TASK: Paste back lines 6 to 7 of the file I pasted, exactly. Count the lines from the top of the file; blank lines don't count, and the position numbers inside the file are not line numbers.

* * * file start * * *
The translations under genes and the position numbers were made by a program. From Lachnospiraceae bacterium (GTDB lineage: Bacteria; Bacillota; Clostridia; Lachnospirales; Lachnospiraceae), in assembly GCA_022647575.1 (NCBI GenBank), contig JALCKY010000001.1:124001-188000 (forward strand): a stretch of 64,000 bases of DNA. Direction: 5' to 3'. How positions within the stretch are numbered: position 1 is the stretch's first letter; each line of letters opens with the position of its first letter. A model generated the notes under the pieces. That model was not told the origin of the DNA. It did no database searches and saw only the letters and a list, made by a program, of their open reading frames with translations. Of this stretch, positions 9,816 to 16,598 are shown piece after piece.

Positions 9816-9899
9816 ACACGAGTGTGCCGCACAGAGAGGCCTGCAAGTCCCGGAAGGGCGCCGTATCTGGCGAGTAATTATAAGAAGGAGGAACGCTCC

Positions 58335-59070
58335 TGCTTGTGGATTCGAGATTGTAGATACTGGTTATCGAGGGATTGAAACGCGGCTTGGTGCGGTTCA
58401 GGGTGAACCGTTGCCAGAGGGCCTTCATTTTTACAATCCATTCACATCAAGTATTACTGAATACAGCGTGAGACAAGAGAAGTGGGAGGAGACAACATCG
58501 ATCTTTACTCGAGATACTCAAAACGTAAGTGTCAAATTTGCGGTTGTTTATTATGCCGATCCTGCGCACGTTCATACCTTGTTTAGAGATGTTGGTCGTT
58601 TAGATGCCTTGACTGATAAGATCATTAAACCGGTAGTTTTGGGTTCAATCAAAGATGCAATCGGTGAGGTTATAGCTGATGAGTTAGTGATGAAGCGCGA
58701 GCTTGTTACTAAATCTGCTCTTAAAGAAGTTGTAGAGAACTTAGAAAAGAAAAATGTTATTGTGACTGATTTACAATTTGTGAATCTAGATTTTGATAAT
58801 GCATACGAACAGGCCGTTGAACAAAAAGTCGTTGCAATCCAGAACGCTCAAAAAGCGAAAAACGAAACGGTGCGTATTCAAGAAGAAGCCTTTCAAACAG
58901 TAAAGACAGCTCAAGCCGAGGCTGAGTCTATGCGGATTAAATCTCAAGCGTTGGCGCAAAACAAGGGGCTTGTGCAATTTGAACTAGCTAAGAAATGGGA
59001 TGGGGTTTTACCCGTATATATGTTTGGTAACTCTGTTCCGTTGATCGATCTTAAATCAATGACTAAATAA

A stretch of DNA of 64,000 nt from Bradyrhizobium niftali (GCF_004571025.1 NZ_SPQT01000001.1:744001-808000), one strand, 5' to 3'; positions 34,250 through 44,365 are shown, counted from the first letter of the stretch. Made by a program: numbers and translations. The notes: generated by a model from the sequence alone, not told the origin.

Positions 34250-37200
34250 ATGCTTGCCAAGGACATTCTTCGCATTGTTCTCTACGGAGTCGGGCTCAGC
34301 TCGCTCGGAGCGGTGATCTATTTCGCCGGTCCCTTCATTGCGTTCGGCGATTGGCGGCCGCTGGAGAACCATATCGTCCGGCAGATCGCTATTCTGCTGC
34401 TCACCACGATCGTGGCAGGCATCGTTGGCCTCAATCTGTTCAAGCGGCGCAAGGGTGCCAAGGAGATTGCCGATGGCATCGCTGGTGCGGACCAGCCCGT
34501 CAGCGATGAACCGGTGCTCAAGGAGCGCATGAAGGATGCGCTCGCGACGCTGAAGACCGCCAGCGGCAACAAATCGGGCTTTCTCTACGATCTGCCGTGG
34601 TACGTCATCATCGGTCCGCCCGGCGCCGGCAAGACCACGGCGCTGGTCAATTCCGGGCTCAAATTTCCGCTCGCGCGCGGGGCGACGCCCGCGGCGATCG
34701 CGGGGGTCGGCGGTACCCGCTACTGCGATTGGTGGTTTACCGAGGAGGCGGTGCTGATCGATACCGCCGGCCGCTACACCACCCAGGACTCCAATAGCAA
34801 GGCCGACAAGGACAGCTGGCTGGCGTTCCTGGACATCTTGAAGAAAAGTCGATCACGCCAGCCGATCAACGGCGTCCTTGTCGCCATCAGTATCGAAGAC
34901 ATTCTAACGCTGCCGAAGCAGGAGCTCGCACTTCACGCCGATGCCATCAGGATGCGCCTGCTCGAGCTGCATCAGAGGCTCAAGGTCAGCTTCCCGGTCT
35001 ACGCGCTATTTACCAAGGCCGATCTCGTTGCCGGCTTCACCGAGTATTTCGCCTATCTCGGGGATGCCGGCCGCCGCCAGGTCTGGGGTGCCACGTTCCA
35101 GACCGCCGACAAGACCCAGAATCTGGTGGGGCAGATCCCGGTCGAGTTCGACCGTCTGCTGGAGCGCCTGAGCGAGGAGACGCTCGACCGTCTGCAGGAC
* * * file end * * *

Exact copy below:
58401 GGGTGAACCGTTGCCAGAGGGCCTTCATTTTTACAATCCATTCACATCAAGTATTACTGAATACAGCGTGAGACAAGAGAAGTGGGAGGAGACAACATCG
58501 ATCTTTACTCGAGATACTCAAAACGTAAGTGTCAAATTTGCGGTTGTTTATTATGCCGATCCTGCGCACGTTCATACCTTGTTTAGAGATGTTGGTCGTT